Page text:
The rich like owning stuff. Islands, paintings, many, many homes, precious works of art, vintage automobiles; the list of acquisitions is endless and growing. Should such treasure be owned at all? In truth, all ownership is temporary. Ownership is custodianship. News flash! Everyone dies!
But who owns antiquities? Should they be owned at all? Should precious objects be bought at auction and then disappear into private vaults? Fortunately many of the ultra-rich share their loot with the public. Getty comes to mind, also Guggenheim, Broad, Norton Simon, Henry Ford, and so on. Public museums are wonderful repositories available to everyone. But what about objects that were spirited out of Nazi Germany by a single individual, who then kept them in secret. This is the situation, based on true events, of Angela J. Davis’ new play, The Spanish Prayer Book.
Michaela Adler (Allison Blaize), the atheist daughter of deceased rabbi, Jacob Adler (Allan Wasserman), has traveled to London to deal with some volumes of rare, illustrated Jewish manuscripts that date back to Fourteenth Century that once belonged to a Jewish cultural institution. These precious books were smuggled out of Germany by Jacob’s father, Alexander (Carlos Lacámara), who also managed to take the last person at the institute, the pregnant librarian, Channa Wild (Tiffany Wolff), with him. The books were held in secret by Jacob, a ghostly presence who shows up in the action from time to time with words of wisdom to his estranged wife of fifty years, Joan (the vivacious Laura Gardner), as well as to his daughter. Michaela is in a desperate financial situation. She is divorced and makes a meager living as a temporary schoolteacher, and has the added burden of a daughter who needs medical attention. When the manuscripts were discovered, Joan undertakes to have them put up for auction in London to alleviate her daughter’s financial stress.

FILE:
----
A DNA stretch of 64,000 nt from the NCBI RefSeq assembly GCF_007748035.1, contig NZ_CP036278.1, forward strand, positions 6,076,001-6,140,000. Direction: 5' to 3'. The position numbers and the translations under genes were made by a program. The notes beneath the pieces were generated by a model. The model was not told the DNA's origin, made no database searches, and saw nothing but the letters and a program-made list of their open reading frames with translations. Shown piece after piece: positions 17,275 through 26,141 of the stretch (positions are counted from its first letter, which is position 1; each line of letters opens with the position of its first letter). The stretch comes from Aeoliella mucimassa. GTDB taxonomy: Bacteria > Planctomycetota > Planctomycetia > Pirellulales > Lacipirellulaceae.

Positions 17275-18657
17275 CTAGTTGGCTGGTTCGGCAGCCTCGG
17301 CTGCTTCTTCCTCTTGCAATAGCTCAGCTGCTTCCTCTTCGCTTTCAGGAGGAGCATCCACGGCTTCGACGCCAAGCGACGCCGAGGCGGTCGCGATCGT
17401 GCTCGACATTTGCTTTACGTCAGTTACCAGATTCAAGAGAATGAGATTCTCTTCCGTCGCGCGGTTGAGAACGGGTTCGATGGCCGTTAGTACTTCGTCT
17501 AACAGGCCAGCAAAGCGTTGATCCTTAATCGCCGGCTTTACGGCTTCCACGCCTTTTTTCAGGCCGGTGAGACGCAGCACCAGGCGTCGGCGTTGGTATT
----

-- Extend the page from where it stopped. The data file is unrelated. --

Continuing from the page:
Jacob Adler’s protégé, Julien Nazir (charismatic Richard-John Seikaly), a Muslim-born historian who specializes in Jewish antiquities and literature, raises objections to the sale on ethical grounds, and in passing, sparks up a budding romance with Michaela. At the performance I attended, Amy Tolsky was the Law Clerk, and Nancy Fassett took the roles of the Customs Official and Auction House Assistant, fine protean actors both.
The Spanish Prayer Book is an intellectual drama that leaps back and forth in time, with the occasional ruminations of a ghostly Jacob Adler. Under the direction of Lee Sankowich, the pace of the action in the two-act play is deliberative, which is not to say uninteresting. The ensemble of veteran actors is superb.
The play is wonderfully supported by the scenic and projection design of Yuki Izumihara, which gives an excellent rendering of place and time. The projections of the actual illuminated manuscripts are utterly fascinating. The production benefits from the skills of the design team of Derrick McDaniel, lighting design; David B. Marling, sound design; Kate Bergh, costume design; and Heath Harper, properties design. Maurie Gonzalez is the production stage manager.
The Spanish Prayer Book, produced by Laurie Bernhard/SPARK Theatrical and Zeljka Gortinski, runs through Sunday, November 23 at the Road Theatre on Magnolia, located in The NoHo Senior Arts Colony, 10747 Magnolia Blvd. in North Hollywood.